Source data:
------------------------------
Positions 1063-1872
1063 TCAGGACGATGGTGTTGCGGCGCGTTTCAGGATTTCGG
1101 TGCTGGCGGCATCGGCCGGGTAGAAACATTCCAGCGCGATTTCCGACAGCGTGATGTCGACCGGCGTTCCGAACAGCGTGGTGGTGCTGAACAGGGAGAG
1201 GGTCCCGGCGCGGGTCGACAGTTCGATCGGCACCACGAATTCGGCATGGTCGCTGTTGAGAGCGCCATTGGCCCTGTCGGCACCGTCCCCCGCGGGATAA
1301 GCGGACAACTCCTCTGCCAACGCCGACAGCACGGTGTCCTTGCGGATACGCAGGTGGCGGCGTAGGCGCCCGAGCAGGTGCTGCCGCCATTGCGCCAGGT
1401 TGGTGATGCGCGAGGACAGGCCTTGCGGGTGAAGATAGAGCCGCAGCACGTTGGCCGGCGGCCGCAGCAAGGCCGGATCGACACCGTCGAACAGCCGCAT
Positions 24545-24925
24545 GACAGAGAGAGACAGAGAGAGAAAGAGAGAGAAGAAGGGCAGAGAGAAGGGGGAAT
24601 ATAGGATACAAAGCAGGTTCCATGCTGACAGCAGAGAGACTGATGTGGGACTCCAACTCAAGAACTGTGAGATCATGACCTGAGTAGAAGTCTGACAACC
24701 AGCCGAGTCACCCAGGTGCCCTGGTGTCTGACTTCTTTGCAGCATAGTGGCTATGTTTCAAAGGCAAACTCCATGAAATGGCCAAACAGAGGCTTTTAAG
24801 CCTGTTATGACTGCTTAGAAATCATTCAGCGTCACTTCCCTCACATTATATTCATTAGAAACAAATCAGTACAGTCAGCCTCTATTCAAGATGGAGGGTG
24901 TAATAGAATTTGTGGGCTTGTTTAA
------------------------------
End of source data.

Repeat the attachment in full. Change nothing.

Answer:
Positions 1063-1872
1063 TCAGGACGATGGTGTTGCGGCGCGTTTCAGGATTTCGG
1101 TGCTGGCGGCATCGGCCGGGTAGAAACATTCCAGCGCGATTTCCGACAGCGTGATGTCGACCGGCGTTCCGAACAGCGTGGTGGTGCTGAACAGGGAGAG
1201 GGTCCCGGCGCGGGTCGACAGTTCGATCGGCACCACGAATTCGGCATGGTCGCTGTTGAGAGCGCCATTGGCCCTGTCGGCACCGTCCCCCGCGGGATAA
1301 GCGGACAACTCCTCTGCCAACGCCGACAGCACGGTGTCCTTGCGGATACGCAGGTGGCGGCGTAGGCGCCCGAGCAGGTGCTGCCGCCATTGCGCCAGGT
1401 TGGTGATGCGCGAGGACAGGCCTTGCGGGTGAAGATAGAGCCGCAGCACGTTGGCCGGCGGCCGCAGCAAGGCCGGATCGACACCGTCGAACAGCCGCAT
Positions 24545-24925
24545 GACAGAGAGAGACAGAGAGAGAAAGAGAGAGAAGAAGGGCAGAGAGAAGGGGGAAT
24601 ATAGGATACAAAGCAGGTTCCATGCTGACAGCAGAGAGACTGATGTGGGACTCCAACTCAAGAACTGTGAGATCATGACCTGAGTAGAAGTCTGACAACC
24701 AGCCGAGTCACCCAGGTGCCCTGGTGTCTGACTTCTTTGCAGCATAGTGGCTATGTTTCAAAGGCAAACTCCATGAAATGGCCAAACAGAGGCTTTTAAG
24801 CCTGTTATGACTGCTTAGAAATCATTCAGCGTCACTTCCCTCACATTATATTCATTAGAAACAAATCAGTACAGTCAGCCTCTATTCAAGATGGAGGGTG
24901 TAATAGAATTTGTGGGCTTGTTTAA